The country’s holdings rose by more than $5 billion over a two-week period, official data shows
Russia has continued to boost its foreign currency reserves, which reached $598.5 billion as of January 5, according to the country’s central bank. This represents an increase of $5.1 billion in the two-week period since December 22.
The central bank regularly publishes updates on its holdings with a one-week lag. Russia’s international reserves are officially defined as highly liquid foreign assets held by the Bank of Russia and the country’s government, consisting of foreign currencies, special drawing rights with the IMF, and monetary gold.
Nearly half of Russia’s international reserves were frozen by Western central banks in early March of last year as part of Ukraine-related sanctions. The Bank of Russia has not provided a detailed breakdown of what was frozen.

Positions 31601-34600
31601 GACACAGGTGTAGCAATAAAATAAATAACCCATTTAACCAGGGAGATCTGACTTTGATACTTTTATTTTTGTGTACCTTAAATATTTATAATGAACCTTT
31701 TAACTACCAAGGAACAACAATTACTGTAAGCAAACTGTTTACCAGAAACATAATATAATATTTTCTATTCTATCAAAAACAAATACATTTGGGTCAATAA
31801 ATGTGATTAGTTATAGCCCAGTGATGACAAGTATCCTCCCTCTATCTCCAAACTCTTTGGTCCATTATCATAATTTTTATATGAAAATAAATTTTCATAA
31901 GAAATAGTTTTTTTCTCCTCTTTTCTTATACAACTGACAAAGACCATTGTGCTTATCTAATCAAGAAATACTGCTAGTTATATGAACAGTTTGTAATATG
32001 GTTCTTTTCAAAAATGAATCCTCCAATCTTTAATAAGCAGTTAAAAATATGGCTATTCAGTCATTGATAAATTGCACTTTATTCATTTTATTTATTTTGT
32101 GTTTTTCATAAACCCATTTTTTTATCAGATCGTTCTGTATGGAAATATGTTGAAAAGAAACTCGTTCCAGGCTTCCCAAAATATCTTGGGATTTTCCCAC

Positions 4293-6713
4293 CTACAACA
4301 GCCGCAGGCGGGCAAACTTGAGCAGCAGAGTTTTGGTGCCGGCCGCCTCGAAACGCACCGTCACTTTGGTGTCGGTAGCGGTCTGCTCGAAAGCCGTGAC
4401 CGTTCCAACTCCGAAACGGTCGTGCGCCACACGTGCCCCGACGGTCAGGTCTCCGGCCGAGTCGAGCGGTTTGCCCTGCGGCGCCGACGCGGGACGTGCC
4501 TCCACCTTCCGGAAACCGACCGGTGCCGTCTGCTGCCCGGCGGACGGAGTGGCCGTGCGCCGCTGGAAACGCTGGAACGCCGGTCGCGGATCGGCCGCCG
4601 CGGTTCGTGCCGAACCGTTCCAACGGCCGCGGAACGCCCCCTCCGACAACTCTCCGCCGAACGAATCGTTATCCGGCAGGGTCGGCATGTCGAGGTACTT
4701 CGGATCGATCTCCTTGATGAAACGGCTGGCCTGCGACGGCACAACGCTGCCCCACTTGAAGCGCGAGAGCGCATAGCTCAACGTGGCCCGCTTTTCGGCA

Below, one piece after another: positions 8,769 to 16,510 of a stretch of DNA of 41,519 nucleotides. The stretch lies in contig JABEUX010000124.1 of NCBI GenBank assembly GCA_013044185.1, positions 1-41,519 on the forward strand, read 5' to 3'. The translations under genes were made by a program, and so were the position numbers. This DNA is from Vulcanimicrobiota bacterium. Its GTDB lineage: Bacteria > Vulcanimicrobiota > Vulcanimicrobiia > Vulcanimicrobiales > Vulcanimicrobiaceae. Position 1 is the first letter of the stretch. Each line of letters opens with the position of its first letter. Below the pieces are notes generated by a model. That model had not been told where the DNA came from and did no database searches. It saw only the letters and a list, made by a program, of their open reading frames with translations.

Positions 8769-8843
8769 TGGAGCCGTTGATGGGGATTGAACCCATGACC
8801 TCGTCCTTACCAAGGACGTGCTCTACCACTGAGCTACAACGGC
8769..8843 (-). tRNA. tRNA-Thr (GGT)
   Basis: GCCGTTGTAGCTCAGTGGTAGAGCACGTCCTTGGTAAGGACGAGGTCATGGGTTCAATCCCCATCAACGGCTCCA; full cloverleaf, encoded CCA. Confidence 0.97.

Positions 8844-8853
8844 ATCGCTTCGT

In recent weeks, there has been increased talk in the West about confiscating all or some of those funds, a move that Russian officials have warned strongly against.
The portion of Russia’s reserves not frozen consists of gold and foreign currency held within the country, as well as Chinese yuan assets.
President Vladimir Putin has said that the freezing of the nation’s assets has “eroded the credibility” of Western countries.
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